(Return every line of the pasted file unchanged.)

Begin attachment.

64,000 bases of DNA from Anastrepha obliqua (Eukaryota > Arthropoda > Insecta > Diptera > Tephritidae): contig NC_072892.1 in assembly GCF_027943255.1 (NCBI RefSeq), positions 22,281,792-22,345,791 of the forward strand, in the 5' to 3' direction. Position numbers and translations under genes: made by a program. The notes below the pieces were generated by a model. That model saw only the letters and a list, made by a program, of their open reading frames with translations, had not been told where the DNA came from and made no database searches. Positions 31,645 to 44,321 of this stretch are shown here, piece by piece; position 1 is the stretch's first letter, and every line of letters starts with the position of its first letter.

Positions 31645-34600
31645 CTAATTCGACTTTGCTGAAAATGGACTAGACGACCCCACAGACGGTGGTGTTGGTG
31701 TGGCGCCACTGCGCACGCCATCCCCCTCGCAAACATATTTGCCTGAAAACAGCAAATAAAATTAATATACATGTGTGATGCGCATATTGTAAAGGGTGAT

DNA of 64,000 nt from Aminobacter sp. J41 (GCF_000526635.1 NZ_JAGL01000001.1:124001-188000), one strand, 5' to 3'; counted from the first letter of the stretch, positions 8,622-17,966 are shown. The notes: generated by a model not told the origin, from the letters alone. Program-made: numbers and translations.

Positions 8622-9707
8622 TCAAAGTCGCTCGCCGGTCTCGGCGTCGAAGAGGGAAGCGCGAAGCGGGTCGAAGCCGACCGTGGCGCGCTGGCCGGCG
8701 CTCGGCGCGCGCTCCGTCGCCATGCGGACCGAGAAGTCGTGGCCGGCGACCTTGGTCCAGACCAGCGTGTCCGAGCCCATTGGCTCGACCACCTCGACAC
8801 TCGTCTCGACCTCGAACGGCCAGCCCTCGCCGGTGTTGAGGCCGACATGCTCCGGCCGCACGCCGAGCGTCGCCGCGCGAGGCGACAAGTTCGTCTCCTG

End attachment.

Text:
64,000 bases of DNA from Anastrepha obliqua (Eukaryota > Arthropoda > Insecta > Diptera > Tephritidae): contig NC_072892.1 in assembly GCF_027943255.1 (NCBI RefSeq), positions 22,281,792-22,345,791 of the forward strand, in the 5' to 3' direction. Position numbers and translations under genes: made by a program. The notes below the pieces were generated by a model. That model saw only the letters and a list, made by a program, of their open reading frames with translations, had not been told where the DNA came from and made no database searches. Positions 31,645 to 44,321 of this stretch are shown here, piece by piece; position 1 is the stretch's first letter, and every line of letters starts with the position of its first letter.

Positions 31645-34600
31645 CTAATTCGACTTTGCTGAAAATGGACTAGACGACCCCACAGACGGTGGTGTTGGTG
31701 TGGCGCCACTGCGCACGCCATCCCCCTCGCAAACATATTTGCCTGAAAACAGCAAATAAAATTAATATACATGTGTGATGCGCATATTGTAAAGGGTGAT

DNA of 64,000 nt from Aminobacter sp. J41 (GCF_000526635.1 NZ_JAGL01000001.1:124001-188000), one strand, 5' to 3'; counted from the first letter of the stretch, positions 8,622-17,966 are shown. The notes: generated by a model not told the origin, from the letters alone. Program-made: numbers and translations.

Positions 8622-9707
8622 TCAAAGTCGCTCGCCGGTCTCGGCGTCGAAGAGGGAAGCGCGAAGCGGGTCGAAGCCGACCGTGGCGCGCTGGCCGGCG
8701 CTCGGCGCGCGCTCCGTCGCCATGCGGACCGAGAAGTCGTGGCCGGCGACCTTGGTCCAGACCAGCGTGTCCGAGCCCATTGGCTCGACCACCTCGACAC
8801 TCGTCTCGACCTCGAACGGCCAGCCCTCGCCGGTGTTGAGGCCGACATGCTCCGGCCGCACGCCGAGCGTCGCCGCGCGAGGCGACAAGTTCGTCTCCTG